When portraying a character in a fictional world the actor is faced with many challenges. To circumvent these challenges, he must become congruent with the reality of the fictional world. In order to do so, the actor has to ‘believe’ in the circumstances of the unfolding scene and live ‘in the moment’. These external circumstances act as stimuli which the actor uses to create and consequently ‘believe’ in the environment that the character inhabits. However, the use of green screen technology in special effects limits or eliminates these stimuli and the external circumstances. Green screen is a technique used in film and television that allows the filmmaker to film an actor in combination with a green screen and then replace the ‘green’ with anything the filmmaker requires. This allows for compositing to occur and the filmed reality to be manipulated. However, this technology challenges the actor’s ‘belief’ and behaviour, thus affecting congruence with and the (photo)realism of the created fictional world. In a green screen environment the actor is challenged to imagine, experience and act in line with the circumstances of the fictional world that will replace the green screen, instead of the green environment in which he finds himself.
One acting strategy that elicits imagination, action and feeling is Stanislavsky’s notion of the magic if. Accordingly, this dissertation proposes that this strategy can assist the actor in circumventing the challenges that arise when working with green screen technology. Stanislavsky developed his acting principles by observing human behaviour in an attempt to use the mind–body paradigm in circumnavigating the acting moment. The field of cognitive neuroscience has also investigated human behaviour and the mind–body paradigm and recent discoveries have increased understanding of the fields. These discoveries have validated the notion of the magic if and the components it incorporates. Yet, the discoveries surrounding the notion of the magic if and, subsequently, the increased understanding of the concept have not to date been applied to acting with green screen technology. It is therefore hypothesised that, by triangulating the challenges of ‘green screen acting’, the principles of the magic if and the knowledge gained from cognitive neuroscience, an acting strategy can be developed that will assist the actor in the green screen environment and thus create verisimilitude with the fictional world.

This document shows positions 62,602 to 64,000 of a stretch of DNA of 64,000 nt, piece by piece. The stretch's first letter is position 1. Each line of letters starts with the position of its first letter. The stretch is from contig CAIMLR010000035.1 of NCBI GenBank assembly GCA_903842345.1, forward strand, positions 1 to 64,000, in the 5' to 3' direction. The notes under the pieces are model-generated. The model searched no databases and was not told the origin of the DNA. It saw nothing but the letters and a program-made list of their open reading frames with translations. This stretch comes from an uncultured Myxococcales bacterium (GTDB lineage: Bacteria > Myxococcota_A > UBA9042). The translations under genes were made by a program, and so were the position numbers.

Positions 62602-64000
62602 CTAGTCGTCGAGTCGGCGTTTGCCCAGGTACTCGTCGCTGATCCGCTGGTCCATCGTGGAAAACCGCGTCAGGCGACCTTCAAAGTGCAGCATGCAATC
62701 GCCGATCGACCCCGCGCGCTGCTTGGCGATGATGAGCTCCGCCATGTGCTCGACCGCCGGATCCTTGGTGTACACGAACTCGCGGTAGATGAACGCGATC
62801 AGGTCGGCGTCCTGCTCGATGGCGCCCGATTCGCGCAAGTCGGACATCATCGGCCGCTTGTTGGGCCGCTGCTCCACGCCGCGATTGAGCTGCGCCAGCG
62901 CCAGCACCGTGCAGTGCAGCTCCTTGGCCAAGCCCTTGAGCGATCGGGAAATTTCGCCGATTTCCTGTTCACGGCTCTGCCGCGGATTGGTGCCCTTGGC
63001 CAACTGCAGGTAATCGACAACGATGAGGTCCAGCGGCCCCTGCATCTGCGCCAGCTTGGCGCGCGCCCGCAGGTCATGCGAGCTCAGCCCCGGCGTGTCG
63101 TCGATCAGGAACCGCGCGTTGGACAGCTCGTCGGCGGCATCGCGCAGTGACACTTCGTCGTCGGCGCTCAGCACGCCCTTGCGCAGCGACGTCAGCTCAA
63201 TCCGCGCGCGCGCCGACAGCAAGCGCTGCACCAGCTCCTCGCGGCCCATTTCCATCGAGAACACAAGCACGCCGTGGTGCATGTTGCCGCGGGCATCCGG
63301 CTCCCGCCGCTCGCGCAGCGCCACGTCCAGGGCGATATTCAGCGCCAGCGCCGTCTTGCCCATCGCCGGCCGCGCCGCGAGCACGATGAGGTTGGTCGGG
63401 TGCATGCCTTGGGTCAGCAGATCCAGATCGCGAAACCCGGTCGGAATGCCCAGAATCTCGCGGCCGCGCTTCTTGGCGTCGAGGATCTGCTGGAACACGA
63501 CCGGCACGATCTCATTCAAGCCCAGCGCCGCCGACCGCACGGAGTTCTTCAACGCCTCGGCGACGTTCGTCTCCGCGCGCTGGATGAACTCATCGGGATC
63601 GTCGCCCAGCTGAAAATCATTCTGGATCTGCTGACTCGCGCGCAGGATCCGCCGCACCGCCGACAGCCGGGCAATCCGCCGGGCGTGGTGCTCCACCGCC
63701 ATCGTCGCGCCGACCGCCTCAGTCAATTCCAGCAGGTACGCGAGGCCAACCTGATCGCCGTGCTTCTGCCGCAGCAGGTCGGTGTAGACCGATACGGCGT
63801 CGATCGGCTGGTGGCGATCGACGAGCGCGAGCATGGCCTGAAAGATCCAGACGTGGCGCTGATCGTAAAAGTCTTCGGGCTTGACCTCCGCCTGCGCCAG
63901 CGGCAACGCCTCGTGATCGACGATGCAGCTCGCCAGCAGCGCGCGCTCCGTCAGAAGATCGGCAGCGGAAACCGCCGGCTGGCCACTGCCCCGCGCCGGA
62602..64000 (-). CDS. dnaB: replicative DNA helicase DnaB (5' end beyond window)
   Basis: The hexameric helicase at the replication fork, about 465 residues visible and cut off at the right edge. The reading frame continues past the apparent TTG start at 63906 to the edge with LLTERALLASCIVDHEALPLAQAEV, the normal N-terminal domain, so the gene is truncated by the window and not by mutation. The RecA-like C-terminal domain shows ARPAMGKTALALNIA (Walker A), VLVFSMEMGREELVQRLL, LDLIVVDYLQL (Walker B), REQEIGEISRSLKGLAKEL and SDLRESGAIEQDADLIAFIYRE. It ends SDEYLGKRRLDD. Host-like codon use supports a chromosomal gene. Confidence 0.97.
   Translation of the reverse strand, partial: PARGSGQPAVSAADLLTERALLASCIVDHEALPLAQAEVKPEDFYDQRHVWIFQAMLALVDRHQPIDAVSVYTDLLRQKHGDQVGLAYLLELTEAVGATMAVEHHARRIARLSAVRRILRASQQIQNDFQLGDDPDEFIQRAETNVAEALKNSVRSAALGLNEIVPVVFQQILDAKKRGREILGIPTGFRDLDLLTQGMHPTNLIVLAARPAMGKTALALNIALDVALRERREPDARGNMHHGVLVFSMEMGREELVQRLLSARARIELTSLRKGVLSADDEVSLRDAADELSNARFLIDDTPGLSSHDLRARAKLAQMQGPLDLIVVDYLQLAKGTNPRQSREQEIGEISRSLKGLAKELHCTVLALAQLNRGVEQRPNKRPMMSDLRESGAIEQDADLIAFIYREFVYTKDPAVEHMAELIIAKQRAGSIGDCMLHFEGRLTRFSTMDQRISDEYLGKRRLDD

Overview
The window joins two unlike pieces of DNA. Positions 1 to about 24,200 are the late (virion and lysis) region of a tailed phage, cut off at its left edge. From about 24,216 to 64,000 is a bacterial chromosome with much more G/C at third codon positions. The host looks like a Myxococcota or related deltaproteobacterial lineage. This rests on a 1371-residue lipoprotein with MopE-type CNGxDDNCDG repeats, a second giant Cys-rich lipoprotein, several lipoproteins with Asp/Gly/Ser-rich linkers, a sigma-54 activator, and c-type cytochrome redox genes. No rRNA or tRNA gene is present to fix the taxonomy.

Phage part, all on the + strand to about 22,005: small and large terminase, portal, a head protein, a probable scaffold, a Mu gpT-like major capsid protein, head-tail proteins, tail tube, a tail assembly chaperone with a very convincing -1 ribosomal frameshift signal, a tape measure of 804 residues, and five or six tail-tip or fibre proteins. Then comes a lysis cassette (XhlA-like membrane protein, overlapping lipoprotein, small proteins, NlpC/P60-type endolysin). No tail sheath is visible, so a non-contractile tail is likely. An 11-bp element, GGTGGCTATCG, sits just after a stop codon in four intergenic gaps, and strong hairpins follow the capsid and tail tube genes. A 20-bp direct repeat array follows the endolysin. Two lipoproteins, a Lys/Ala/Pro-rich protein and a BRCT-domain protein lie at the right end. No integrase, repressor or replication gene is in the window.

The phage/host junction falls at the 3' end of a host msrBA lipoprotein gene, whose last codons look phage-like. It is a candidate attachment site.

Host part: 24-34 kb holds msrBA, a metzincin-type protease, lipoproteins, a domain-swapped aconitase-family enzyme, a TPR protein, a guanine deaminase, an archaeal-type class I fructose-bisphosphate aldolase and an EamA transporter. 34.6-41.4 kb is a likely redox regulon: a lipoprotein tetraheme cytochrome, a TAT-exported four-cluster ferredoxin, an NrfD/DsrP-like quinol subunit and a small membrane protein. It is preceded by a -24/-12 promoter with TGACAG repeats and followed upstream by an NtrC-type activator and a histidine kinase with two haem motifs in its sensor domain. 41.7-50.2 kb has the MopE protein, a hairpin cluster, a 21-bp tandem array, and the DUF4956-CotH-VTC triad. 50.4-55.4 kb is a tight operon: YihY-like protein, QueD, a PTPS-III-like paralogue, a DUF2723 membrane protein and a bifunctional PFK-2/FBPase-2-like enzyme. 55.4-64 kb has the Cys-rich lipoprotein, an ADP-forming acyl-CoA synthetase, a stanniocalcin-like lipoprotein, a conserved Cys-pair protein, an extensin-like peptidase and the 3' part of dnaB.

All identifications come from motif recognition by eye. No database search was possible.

This hypothesis has led to the theoretical development of explorations that will strengthen the skills the actor needs in order to apply the notion of the magic if; as well as an acting strategy to assist the actor when entering the green screen environment.